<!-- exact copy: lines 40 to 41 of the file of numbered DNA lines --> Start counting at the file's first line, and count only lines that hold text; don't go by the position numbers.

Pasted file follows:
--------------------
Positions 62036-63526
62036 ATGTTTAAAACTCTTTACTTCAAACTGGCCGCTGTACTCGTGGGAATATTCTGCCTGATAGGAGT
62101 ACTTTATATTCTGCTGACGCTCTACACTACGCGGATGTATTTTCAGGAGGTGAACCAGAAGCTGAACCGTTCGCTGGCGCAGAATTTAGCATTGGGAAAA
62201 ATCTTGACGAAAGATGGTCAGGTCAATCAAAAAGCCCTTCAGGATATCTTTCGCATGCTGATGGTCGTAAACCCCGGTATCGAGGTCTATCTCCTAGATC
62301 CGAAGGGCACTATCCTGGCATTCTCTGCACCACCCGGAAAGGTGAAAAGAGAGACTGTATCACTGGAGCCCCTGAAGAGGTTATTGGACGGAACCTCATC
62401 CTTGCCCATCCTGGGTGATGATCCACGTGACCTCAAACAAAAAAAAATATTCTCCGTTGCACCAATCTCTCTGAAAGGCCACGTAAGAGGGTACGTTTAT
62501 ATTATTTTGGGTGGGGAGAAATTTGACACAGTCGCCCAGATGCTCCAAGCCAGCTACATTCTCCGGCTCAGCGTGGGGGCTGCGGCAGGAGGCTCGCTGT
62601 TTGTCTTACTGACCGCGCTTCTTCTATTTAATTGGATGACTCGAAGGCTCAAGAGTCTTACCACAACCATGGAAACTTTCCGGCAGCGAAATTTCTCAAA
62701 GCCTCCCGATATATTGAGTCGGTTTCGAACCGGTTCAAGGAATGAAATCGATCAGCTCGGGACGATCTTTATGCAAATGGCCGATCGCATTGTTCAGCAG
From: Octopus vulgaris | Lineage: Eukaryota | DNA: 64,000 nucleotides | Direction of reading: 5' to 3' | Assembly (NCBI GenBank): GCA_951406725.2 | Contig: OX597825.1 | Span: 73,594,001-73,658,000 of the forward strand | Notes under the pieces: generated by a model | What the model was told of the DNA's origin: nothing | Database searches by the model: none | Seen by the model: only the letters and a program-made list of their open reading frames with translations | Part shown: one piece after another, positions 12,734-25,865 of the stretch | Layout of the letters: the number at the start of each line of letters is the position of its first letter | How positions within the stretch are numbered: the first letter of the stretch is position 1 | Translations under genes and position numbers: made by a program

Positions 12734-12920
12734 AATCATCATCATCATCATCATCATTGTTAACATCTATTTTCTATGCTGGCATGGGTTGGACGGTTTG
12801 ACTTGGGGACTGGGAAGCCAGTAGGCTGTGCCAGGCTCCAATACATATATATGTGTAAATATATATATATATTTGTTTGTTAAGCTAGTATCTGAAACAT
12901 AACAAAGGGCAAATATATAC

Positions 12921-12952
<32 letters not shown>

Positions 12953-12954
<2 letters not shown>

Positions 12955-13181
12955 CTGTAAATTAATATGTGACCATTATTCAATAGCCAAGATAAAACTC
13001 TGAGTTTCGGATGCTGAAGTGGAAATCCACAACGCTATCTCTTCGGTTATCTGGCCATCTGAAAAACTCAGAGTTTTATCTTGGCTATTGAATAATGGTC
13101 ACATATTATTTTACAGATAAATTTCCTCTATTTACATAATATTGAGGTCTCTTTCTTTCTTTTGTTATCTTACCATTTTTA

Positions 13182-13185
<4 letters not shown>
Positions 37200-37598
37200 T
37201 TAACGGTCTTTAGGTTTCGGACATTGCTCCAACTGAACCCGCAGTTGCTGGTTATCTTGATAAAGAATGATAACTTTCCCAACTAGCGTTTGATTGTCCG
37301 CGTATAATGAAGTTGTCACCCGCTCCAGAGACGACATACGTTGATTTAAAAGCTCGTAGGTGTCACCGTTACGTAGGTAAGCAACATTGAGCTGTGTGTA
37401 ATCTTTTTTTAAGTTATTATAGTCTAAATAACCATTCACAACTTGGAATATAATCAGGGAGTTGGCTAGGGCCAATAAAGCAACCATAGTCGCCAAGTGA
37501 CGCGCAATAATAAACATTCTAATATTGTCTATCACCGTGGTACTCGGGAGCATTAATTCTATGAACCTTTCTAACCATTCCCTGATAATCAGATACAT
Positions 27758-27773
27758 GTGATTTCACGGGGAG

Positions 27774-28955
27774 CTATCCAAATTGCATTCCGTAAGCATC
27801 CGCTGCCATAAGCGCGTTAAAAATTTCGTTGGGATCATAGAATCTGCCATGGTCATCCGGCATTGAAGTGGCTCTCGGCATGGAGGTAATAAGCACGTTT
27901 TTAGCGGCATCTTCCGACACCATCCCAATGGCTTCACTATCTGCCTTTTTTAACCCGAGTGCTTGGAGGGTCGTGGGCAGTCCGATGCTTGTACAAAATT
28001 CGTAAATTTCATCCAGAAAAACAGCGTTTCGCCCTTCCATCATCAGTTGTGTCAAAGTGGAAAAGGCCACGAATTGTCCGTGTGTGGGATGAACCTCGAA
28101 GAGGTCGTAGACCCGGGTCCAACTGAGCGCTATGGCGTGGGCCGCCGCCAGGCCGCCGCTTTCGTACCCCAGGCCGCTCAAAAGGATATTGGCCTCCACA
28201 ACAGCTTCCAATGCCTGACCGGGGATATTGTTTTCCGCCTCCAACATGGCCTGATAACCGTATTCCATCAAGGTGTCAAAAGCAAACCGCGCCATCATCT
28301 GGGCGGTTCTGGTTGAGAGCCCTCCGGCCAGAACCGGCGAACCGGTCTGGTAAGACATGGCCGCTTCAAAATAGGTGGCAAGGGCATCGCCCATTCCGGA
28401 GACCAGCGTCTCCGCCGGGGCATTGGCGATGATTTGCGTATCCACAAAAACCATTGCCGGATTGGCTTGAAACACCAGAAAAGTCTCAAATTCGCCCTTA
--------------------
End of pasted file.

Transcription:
28301 GGGCGGTTCTGGTTGAGAGCCCTCCGGCCAGAACCGGCGAACCGGTCTGGTAAGACATGGCCGCTTCAAAATAGGTGGCAAGGGCATCGCCCATTCCGGA
28401 GACCAGCGTCTCCGCCGGGGCATTGGCGATGATTTGCGTATCCACAAAAACCATTGCCGGATTGGCTTGAAACACCAGAAAAGTCTCAAATTCGCCCTTA